It didn’t take Coach K to put in perspective what Tony Bennett has been able to do in turning the UVa. basketball program around, but having a guy with four national championships and two Olympic gold medals to his credit pointing it out doesn’t hurt.
“It’s not just a Virginia team. It’s a Virginia program,” Coach K said. “It’s based on solid play and solid character. Those kids on that team have great character, and it’s obvious that they don’t care who scores, as long as Virginia scores.”
There you have it, in a nutshell. As long as Virginia scores, it doesn’t matter who gets the points in the box score. And you can take it further: that as long as Virginia wins, it doesn’t matter to these guys who gets the credit.
That’s how you build a program. Arguably, the Virginia basketball program is in much better shape than it’s ever been, even during the vaunted Ralph Sampson era, which saw the program ranked at or near the top of the national polls for the better part of three years.
There are no stars in the Bennett system. The leading scorer on this #1 seed UVa. team, Malcolm Brogdon, averages 12.6 points per game. Only one other player, Joe Harris, averages in double figures. Nine players play at least nine minutes a game.
“It’s obvious that they don’t care who scores, as long as Virginia scores.”
Extend that to your situation, now. Your family, for instance. It doesn’t matter who brings home the bacon, as long as the Smiths bring home the bacon, doesn’t matter who takes out the trash, as long as the Andersons take out the trash. Take it to your business: It doesn’t matter who lands the big new client, as long as Acme Construction lands the new client.
There are bumps along the road to building this kind of winning team. Frankly, it’s easier to build around a star like a Ralph Sampson or Jabari Parker, a one-and-done cornerstone for Coach K at Duke this year. Build around the star, put some role players around the star as complements, and there you have your winning formula.
The Bennett way makes everyone a role player, and it can take some time for everyone to get comfortable with their roles. Bennett told the recruits in his first recruiting class that they were going to have to learn how to lose before they would learn how to win. Think about that one for a second. You’re trying to lure players to play for you and telling them up front that they’re going to lose games first. Joe Harris came across the country from the Pacific Northwest after that sales pitch, which says a lot about him as a young man, but most people aren’t going to respond well to being told that they’re going to have to work for their success.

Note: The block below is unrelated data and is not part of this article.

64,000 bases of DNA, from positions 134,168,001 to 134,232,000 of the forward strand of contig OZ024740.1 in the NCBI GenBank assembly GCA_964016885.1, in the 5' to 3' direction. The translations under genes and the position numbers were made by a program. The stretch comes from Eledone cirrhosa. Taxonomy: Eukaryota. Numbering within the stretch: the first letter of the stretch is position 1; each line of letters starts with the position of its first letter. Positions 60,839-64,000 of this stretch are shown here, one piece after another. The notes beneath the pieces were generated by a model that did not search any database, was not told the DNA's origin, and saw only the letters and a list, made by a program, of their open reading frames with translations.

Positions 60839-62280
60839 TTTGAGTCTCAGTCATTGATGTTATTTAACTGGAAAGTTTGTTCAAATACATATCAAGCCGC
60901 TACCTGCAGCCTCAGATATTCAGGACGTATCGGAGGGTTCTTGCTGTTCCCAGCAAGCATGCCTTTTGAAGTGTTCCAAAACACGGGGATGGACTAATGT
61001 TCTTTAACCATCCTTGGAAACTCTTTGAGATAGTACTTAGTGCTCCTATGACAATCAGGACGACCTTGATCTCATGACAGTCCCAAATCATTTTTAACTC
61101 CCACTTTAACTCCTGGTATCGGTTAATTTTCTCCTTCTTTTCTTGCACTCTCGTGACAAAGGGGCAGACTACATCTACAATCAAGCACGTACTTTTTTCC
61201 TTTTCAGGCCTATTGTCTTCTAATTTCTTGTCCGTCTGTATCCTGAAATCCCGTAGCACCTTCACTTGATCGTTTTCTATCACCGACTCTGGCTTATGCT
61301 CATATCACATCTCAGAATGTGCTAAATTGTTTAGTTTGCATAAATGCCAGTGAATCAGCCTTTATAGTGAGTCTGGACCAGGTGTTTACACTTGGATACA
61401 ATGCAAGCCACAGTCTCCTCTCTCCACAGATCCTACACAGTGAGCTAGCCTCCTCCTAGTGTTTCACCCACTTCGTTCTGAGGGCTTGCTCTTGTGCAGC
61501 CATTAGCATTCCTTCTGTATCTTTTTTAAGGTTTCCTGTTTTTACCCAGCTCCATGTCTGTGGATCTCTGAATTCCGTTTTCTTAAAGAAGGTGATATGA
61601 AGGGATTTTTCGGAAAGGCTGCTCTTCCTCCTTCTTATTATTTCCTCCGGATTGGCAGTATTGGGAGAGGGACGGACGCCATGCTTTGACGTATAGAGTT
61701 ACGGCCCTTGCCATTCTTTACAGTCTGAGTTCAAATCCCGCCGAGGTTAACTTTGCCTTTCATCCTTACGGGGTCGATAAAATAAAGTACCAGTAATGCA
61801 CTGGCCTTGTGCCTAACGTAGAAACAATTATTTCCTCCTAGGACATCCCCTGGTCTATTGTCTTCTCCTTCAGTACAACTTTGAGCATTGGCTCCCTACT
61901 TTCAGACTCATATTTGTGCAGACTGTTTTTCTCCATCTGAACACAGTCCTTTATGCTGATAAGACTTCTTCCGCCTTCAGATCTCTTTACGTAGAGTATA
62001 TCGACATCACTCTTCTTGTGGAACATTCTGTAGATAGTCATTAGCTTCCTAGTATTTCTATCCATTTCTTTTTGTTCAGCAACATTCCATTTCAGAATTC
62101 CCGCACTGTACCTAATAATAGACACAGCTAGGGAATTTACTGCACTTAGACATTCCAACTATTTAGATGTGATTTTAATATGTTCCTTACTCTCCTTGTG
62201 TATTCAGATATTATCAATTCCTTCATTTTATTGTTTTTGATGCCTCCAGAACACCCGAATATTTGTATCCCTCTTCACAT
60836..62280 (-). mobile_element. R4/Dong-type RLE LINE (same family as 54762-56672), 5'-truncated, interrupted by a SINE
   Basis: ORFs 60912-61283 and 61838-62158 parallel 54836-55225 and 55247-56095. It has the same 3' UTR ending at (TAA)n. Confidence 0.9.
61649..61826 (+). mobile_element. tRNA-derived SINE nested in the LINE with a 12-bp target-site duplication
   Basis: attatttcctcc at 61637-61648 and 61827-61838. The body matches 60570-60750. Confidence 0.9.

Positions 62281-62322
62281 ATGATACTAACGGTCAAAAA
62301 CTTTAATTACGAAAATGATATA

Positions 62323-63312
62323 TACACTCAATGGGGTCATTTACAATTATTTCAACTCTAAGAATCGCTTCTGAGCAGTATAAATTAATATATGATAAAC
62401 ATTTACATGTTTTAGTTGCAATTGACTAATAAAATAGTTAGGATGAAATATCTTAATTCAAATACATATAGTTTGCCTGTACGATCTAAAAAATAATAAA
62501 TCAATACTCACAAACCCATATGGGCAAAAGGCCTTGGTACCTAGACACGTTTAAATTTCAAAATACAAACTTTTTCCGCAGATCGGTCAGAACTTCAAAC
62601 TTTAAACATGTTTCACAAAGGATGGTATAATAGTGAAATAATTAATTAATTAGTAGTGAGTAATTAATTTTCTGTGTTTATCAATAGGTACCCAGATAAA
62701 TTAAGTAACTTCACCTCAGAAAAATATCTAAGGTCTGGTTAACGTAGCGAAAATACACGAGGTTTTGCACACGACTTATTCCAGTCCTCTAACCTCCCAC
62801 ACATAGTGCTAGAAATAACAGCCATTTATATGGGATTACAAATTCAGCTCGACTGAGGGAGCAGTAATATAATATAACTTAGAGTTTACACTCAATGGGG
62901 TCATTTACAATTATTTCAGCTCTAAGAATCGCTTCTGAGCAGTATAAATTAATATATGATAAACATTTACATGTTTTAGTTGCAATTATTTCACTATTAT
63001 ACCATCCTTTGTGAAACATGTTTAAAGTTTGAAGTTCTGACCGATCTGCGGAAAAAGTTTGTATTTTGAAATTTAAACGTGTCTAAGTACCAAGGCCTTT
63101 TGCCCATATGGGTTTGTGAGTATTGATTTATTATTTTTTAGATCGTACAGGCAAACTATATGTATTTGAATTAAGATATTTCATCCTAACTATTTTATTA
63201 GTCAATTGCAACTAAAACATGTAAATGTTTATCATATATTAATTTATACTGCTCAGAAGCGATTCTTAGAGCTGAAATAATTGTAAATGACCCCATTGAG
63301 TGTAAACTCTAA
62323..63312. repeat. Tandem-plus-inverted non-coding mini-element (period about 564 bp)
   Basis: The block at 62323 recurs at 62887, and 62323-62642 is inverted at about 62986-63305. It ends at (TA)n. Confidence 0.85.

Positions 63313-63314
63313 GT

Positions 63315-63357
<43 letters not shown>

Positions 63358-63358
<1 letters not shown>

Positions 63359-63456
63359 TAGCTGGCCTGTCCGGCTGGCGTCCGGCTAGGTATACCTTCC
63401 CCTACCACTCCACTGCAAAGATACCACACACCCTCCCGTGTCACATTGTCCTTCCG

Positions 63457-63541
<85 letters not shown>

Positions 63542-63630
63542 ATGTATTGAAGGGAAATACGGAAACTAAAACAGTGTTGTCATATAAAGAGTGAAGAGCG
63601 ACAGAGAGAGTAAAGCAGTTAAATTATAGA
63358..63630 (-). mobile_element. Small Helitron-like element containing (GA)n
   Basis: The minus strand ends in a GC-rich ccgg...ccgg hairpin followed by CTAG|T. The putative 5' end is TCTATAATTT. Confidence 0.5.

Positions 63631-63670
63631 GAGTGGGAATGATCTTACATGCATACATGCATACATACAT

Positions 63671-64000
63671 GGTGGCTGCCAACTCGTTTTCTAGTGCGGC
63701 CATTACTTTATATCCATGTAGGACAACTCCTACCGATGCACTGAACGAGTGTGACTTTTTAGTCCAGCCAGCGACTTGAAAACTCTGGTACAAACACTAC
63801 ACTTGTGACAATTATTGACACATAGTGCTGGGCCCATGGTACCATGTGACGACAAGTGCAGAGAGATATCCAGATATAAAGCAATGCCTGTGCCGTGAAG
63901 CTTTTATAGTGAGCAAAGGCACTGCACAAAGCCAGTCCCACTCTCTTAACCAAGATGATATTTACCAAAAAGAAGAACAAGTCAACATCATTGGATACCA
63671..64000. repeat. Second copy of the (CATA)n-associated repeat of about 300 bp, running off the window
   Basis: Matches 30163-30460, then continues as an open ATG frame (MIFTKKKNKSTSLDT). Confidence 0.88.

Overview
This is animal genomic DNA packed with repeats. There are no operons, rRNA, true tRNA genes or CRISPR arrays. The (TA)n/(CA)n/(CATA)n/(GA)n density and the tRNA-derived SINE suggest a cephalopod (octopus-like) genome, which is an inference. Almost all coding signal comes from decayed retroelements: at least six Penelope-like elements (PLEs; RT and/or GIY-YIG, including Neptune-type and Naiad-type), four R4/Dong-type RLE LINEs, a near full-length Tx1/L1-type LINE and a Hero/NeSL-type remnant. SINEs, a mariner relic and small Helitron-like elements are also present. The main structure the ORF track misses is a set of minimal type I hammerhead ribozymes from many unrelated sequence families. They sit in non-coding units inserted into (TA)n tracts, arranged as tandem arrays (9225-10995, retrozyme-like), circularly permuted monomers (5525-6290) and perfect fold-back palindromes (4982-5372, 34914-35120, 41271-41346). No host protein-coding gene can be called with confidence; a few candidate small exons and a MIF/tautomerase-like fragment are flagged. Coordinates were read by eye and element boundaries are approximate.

And lose Virginia did. The first season for Harris and classmate Akil Mitchell ended with a historic loss for Virginia in the ACC Tournament, in a game that UVa. led by 10 over Miami with 40 seconds left, and lost in overtime. Their second year ended in the NCAA Tournament, but with a late-season fade that saw Virginia lose in the first rounds of both the ACC and NCAA tournaments.
Their third year ended with another late-season fade that actually pushed UVa. out of the NCAA Tournament and into the NIT.
There’s no guarantee that this year’s #1 East Regional-seeded ‘Hoos won’t end with a loss; in fact, it’s likely that this season will end with a loss, given that there will only be one team that will go 6-0 in March Madness and cut down the nets in AT&T Stadium in North Texas in April.
But if the season does indeed end with an L, it won’t mar what has not only been one of the more successful seasons in Virginia basketball history, but also has been a learning experience for everyone along for the ride.
If you do things the right way, if you focus on the goal, not on who gets the credit, you can achieve far more than anyone on the outside can expect.
– Column by Chris Graham